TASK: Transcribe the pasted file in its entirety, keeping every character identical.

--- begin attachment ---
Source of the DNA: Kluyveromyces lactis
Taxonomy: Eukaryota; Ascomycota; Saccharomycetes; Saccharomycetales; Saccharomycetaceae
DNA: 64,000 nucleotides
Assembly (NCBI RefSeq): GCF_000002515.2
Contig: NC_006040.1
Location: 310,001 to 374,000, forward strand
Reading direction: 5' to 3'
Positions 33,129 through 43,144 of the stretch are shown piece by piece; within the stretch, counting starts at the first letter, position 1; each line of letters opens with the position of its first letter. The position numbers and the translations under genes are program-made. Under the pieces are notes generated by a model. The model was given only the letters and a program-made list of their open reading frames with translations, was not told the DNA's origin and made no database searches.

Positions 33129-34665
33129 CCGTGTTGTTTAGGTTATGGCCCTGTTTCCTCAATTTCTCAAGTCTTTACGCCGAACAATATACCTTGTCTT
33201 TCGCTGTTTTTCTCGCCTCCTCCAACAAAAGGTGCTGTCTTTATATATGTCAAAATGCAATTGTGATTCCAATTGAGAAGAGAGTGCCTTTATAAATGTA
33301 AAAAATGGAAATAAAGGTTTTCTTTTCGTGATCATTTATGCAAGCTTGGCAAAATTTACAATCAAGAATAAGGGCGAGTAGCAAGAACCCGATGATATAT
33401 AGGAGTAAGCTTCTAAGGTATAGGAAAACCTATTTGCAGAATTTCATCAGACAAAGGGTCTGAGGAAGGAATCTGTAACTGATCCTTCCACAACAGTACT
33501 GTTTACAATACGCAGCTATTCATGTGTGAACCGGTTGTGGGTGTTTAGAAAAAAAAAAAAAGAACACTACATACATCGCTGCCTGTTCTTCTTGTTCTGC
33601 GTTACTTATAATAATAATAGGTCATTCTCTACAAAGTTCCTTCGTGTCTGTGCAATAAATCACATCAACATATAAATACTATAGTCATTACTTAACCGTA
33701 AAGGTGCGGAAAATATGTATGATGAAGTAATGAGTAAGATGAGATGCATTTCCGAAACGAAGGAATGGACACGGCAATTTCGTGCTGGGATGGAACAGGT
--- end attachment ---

Source of the DNA: Kluyveromyces lactis
Taxonomy: Eukaryota; Ascomycota; Saccharomycetes; Saccharomycetales; Saccharomycetaceae
DNA: 64,000 nucleotides
Assembly (NCBI RefSeq): GCF_000002515.2
Contig: NC_006040.1
Location: 310,001 to 374,000, forward strand
Reading direction: 5' to 3'
Positions 33,129 through 43,144 of the stretch are shown piece by piece; within the stretch, counting starts at the first letter, position 1; each line of letters opens with the position of its first letter. The position numbers and the translations under genes are program-made. Under the pieces are notes generated by a model. The model was given only the letters and a program-made list of their open reading frames with translations, was not told the DNA's origin and made no database searches.

Positions 33129-34665
33129 CCGTGTTGTTTAGGTTATGGCCCTGTTTCCTCAATTTCTCAAGTCTTTACGCCGAACAATATACCTTGTCTT
33201 TCGCTGTTTTTCTCGCCTCCTCCAACAAAAGGTGCTGTCTTTATATATGTCAAAATGCAATTGTGATTCCAATTGAGAAGAGAGTGCCTTTATAAATGTA
33301 AAAAATGGAAATAAAGGTTTTCTTTTCGTGATCATTTATGCAAGCTTGGCAAAATTTACAATCAAGAATAAGGGCGAGTAGCAAGAACCCGATGATATAT
33401 AGGAGTAAGCTTCTAAGGTATAGGAAAACCTATTTGCAGAATTTCATCAGACAAAGGGTCTGAGGAAGGAATCTGTAACTGATCCTTCCACAACAGTACT
33501 GTTTACAATACGCAGCTATTCATGTGTGAACCGGTTGTGGGTGTTTAGAAAAAAAAAAAAAGAACACTACATACATCGCTGCCTGTTCTTCTTGTTCTGC
33601 GTTACTTATAATAATAATAGGTCATTCTCTACAAAGTTCCTTCGTGTCTGTGCAATAAATCACATCAACATATAAATACTATAGTCATTACTTAACCGTA
33701 AAGGTGCGGAAAATATGTATGATGAAGTAATGAGTAAGATGAGATGCATTTCCGAAACGAAGGAATGGACACGGCAATTTCGTGCTGGGATGGAACAGGT